Homophobia has permeated Jamaica, from society to politics to music to television.[6] Former Prime Minister Bruce Golding said during his election campaign in 2008, that homosexuals did not deserve to be in his cabinet and, in interviews, has openly acknowledged that Jamaica has “a long-standing culture that is very opposed to homosexuality.”[7] Another example of the homophobia is found in Reggae’s subgenre dancehall lyrics. The aforementioned “buggery” laws have been used by dancehall musicians to justify violent lyrics. Buju Banton’s infamous song “Boom Bye Bye,” is a startling example of violent lyrics encouraging people to shoot, skin, and burn members of the LGBT+ community and equating queer to “nasty” men. Furthermore, broadcasting companies have refused to air public service announcements that encourage residents to respect LGBT+ Jamaicans because the announcements were encouraging homosexuality and were therefore a violation of the “buggery” laws.[8]

Further exacerbating the homophobia is the fact that it is also legal in Jamaica to fire LGBT+ people because of their gender identity or sexual orientation.[9] Based on data collected by the Jamaican Forum for Lesbians, All-Sexuals, and Gays in 2012, 88 percent and 84 percent of respondents believed that male homosexuality and female homosexuality, respectively, is immoral.[10] The study also found that 75 percent of respondents were opposed to repealing the “buggery” laws.[11]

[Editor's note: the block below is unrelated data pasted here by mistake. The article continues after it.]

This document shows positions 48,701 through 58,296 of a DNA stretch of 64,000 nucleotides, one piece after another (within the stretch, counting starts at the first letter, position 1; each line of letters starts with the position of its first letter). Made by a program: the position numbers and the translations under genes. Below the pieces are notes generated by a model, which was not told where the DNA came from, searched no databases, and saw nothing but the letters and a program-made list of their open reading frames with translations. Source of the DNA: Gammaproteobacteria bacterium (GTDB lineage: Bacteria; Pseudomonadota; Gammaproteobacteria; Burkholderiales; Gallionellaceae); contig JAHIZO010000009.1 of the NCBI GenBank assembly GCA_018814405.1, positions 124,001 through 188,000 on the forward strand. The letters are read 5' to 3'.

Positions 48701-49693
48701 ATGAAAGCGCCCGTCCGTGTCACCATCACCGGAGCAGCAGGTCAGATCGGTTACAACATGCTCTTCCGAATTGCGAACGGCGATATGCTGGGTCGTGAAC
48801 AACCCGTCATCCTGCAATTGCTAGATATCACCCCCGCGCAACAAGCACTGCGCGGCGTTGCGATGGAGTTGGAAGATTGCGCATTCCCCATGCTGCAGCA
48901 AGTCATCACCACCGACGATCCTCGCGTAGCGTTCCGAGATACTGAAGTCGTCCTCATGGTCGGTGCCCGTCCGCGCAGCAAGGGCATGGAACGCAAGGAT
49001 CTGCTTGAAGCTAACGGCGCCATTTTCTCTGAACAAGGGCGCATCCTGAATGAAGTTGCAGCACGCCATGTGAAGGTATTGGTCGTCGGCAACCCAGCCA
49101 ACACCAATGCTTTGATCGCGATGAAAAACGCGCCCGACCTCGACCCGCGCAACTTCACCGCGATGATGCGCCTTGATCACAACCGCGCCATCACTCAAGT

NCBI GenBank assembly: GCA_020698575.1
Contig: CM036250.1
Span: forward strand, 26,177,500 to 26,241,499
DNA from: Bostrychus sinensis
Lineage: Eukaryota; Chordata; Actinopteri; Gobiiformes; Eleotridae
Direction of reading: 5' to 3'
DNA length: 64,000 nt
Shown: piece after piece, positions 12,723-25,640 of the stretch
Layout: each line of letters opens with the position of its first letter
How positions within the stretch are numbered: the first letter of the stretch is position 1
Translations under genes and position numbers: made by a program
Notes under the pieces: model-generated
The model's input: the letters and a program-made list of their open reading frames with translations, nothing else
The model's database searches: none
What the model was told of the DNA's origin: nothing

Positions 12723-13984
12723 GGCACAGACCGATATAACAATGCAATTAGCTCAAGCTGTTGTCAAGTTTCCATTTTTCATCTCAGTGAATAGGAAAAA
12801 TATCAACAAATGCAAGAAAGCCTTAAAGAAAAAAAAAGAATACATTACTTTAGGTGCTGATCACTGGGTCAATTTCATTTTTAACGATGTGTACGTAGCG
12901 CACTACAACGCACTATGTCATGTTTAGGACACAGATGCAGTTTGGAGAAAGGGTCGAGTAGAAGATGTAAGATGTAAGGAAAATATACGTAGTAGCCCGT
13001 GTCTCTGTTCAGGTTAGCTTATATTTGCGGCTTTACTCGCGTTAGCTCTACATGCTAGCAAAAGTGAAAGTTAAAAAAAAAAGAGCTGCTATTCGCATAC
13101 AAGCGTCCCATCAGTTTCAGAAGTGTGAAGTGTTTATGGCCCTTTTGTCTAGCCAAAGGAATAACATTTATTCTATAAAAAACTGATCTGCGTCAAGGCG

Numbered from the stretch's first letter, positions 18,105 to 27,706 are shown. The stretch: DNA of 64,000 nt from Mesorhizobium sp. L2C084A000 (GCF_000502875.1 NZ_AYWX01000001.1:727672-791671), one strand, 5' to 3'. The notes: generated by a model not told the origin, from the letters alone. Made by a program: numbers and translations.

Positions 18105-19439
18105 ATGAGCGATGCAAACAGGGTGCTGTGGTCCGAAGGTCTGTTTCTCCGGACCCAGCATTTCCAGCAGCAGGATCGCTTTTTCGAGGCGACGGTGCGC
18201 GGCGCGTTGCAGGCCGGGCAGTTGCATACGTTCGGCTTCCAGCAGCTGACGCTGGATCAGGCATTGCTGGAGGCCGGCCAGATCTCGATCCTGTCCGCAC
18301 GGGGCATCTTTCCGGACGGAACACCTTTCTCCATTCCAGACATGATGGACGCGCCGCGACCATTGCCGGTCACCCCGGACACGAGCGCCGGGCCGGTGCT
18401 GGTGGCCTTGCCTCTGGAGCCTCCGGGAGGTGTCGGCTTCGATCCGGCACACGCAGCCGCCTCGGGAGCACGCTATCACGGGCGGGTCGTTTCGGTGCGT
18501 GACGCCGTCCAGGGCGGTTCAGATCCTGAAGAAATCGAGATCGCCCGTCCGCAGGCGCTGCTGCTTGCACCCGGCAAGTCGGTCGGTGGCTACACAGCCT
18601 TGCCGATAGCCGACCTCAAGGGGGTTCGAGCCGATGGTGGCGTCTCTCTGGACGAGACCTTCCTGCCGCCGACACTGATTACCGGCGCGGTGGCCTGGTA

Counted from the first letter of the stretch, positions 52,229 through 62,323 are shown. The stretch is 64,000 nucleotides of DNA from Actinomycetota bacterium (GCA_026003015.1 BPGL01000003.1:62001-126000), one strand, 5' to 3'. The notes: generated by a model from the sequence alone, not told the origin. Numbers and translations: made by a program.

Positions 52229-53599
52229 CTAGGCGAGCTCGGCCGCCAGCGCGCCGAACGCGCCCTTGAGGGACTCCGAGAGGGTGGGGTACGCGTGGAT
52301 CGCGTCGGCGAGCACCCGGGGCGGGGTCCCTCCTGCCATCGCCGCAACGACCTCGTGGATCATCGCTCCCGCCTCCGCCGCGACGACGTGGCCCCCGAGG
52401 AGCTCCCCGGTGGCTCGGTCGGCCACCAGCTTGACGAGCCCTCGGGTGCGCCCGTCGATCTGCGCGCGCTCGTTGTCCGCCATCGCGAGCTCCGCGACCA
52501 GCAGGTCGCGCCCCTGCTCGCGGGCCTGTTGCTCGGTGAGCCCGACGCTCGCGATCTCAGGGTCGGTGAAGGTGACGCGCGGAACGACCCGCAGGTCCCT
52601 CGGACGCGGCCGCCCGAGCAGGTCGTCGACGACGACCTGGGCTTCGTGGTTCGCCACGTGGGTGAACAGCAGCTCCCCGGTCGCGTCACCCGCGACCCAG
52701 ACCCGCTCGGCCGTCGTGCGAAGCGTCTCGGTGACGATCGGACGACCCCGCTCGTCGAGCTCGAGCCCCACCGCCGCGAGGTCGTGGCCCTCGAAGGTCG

According to a Human Rights First report, many LGBT+ youths in Jamaica are living on the streets either because their families kicked them out or because they feared for their safety and fled their homes.[12] In an interview with the Human Rights Watch (HRW), Max, a gay Jamaican man, describes how people around him constantly threatened him because of his sexual orientation.[13] During one of these threats, a sympathetic elderly woman contacted the police to escort Max to safety; however, instead of protecting Max, the police handcuffed him and the proceeded to beat him. The HRW also interviewed a lesbian couple, with three children, who said that they have moved five times to escape threats of anti-gay violence. After they were sexually and physically assaulted by two men, the couple went to the police to report the incident but the police refused to file it because of the couple’s sexuality and the policemen’s belief that it was immoral. The couple has now received asylum abroad but they had to leave their children behind.[14] Unfortunately, these stories are not atypical for the LGBT+ community in Jamaica. The lack of support from the police makes it hard for the LGBT+ community to trust them, which often means that anti-LGBT+ motivated violence goes unreported and left unpunished.